A top Republican in the Florida Senate said Monday that she opposes some elements of the new Texas law that criminalizes abortion after a fetal heartbeat can be detected and allows almost anyone to sue an abortion provider over an alleged violation.
The comments by Sen. Kathleen Passidomo to Sarasota’s Argus Foundation indicate that a Texas-style law could have a tough time advancing in Florida without some revisions.
Passidomo, a Naples attorney, is in line to become Senate president, making her one of the most powerful lawmakers in the state.
The controversial Texas legislation bans abortion at around six weeks of pregnancy, instead of roughly 24 weeks under current Florida law. And the Texas measure relies on citizens to enforce the law, stipulating that individuals must be awarded at least $10,000 in addition to costs and attorneys’ fees for every successful lawsuit against an abortion provider.
“I am pro-life but I am not pro telling on your neighbors,” Passidomo told the Argus Foundation crowd gathered at Michael’s on East, adding that she is “uncomfortable with that language” allowing citizen enforcement.
Passidomo said in an interview with the Herald-Tribune after the event that she does favor banning abortions after a fetal heartbeat can be detected.
“From my understanding, and a cursory review of the Texas law, you can break it down into two parts, one is the so-called fetal heartbeat provisions and I do support those provisions because I am pro-life,” she said.
But Passidomo reiterated her opposition to the citizen enforcement measure in the Texas bill.
“I do have concerns with the neighbor versus neighbor,” she said, adding: “That’s very troubling.”
Florida Senate President Wilton Simpson said recently that lawmakers “already are working” on a heartbeat bill for the upcoming legislative session.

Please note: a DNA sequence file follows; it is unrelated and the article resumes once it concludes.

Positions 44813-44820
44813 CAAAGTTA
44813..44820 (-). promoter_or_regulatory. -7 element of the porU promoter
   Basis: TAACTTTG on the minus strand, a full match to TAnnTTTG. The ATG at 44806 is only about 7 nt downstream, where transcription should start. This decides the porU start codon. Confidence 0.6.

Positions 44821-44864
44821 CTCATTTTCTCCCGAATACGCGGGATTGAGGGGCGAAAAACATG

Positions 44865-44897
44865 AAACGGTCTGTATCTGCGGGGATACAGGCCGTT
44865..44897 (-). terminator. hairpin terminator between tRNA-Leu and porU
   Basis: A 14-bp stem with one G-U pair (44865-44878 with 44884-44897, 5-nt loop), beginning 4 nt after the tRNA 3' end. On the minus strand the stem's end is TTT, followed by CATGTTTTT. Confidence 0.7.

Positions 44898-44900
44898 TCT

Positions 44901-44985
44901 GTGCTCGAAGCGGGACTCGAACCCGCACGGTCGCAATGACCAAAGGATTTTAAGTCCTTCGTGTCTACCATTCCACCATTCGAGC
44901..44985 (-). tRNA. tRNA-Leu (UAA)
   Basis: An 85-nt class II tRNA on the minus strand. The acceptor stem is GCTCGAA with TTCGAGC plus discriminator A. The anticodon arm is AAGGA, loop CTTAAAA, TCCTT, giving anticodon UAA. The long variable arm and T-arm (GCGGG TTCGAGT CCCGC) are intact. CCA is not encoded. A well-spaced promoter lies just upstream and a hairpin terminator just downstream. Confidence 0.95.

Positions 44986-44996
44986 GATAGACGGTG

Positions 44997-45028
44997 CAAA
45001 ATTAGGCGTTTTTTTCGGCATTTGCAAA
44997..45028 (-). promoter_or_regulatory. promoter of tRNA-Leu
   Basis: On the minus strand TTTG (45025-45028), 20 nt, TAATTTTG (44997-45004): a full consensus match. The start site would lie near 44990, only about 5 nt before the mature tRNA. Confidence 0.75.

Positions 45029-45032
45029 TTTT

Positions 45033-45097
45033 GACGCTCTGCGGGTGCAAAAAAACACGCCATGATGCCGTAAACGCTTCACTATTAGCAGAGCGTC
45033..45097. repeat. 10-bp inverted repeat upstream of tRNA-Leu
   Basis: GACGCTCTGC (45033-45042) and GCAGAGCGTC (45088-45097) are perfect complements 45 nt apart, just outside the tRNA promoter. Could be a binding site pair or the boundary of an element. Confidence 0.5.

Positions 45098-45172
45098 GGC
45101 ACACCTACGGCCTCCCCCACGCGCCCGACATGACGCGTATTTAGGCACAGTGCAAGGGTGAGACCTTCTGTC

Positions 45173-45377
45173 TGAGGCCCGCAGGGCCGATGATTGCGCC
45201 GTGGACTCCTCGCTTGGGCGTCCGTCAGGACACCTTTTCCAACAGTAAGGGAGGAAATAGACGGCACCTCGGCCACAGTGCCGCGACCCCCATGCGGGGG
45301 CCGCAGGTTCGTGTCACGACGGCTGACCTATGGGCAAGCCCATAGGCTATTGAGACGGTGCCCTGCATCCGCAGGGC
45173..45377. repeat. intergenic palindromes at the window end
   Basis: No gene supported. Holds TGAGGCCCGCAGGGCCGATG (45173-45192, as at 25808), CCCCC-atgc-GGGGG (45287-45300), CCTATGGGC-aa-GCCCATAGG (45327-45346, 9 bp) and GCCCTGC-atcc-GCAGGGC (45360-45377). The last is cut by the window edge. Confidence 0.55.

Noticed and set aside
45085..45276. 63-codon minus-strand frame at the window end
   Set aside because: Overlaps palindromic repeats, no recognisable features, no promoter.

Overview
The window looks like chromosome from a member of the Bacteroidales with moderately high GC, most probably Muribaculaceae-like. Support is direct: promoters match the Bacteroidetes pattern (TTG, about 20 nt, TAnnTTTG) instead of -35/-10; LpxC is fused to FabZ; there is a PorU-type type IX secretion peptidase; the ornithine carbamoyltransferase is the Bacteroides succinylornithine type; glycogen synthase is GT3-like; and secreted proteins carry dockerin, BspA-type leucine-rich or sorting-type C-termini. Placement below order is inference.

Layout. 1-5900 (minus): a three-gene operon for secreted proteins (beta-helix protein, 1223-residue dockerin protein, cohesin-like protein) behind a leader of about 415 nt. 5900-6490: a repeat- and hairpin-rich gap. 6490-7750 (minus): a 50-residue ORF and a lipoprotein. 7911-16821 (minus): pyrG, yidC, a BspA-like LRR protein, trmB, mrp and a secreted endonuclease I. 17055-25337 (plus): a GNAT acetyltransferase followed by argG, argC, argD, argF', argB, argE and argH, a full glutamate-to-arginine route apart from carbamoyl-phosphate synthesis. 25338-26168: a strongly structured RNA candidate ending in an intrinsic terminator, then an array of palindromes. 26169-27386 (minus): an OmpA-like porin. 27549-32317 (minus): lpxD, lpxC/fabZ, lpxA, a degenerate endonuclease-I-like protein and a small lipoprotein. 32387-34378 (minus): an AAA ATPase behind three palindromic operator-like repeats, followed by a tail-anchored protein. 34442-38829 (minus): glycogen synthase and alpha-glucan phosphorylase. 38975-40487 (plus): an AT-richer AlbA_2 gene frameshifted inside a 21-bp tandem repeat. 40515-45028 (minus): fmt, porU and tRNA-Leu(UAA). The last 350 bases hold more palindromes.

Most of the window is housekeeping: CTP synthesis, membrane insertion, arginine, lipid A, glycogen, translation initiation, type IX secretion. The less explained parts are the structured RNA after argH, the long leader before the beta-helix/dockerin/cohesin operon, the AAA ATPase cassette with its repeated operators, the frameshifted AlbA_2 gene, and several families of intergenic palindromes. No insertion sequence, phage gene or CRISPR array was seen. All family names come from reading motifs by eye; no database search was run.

“I think it’s worthwhile to take a look at the Texas law and see if there is more we can do here in Florida,” Simpson said in a statement.
COVID-19 response and Surfside condominium legislation
Passidomo’s remarks Monday also touched on the state’s COVID-19 response and legislation aimed at preventing another condominium collapse after the Surfside tragedy.
“Our state is so polarized over this issue, whether to mask or not mask, whether to vaccine or not vaccine,” Passidomo said of COVID-19.
The senator added that polling “we’ve done” shows Floridians are split “about 50/50” on how to respond to COVID-19.
Asked after the event if there is any COVID-19 legislation she feels is necessary, Passidomo said “not at this point.”
Gov. Ron DeSantis has been battling with school districts over whether they can impose mask mandates. Whether the Legislature weighs in on the school mask debate “depends on the status of the virus when we get to session,” Passidomo said.
DeSantis on Monday said the state would fine local governments that require employees to get a COVID-19 vaccine. The governor cited a state law passed this year that prohibits government agencies and businesses from mandating that individuals prove they are vaccinated “to gain access to, entry upon, or service.”
“We are not going to let people be fired because of a vaccine mandate,” DeSantis said.
That law, SB 2006, prohibits so-called vaccine passports, but DeSantis also is relying on it to fight vaccine mandates by government employers.
Passidomo said in an interview that “maybe that’s an interpretation” of the law.
“I haven’t seen what the governor’s thoughts are on it,” she added.
In discussing the idea of vaccine mandates, Passidomo shifted the focus to businesses.
“With regards to businesses, we’re a right-to-work state so I think businesses should have the ability to operate, I would not support restrictions on the businesses’ right to operate,” she said.
Asked if that extends to a business’s right to mandate employees be vaccinated, Passidomo said: “Again it’s a right-to-work state.”
Sarasota County Commissioner Nancy Detert, a former state senator, asked Passidomo about how the Legislature will respond to the condominium collapse in Surfside.
Passidomo said changes to condominium law are being discussed. She is cautious about being too aggressive with reforms.
“Here’s what happens with the Legislature, we always do these knee-jerk reactions, unfortunately, that’s how we roll. We don’t want to go too far, but we don’t want to go not far enough,” she said. “So again we have to come up with common-sense solutions here.”
“It will happen, it will be discussed,” she added. “I just hope we don’t go way too far because we tend to do that.”
Follow Herald-Tribune Political Editor Zac Anderson on Twitter at @zacjanderson. He can be reached at [email protected]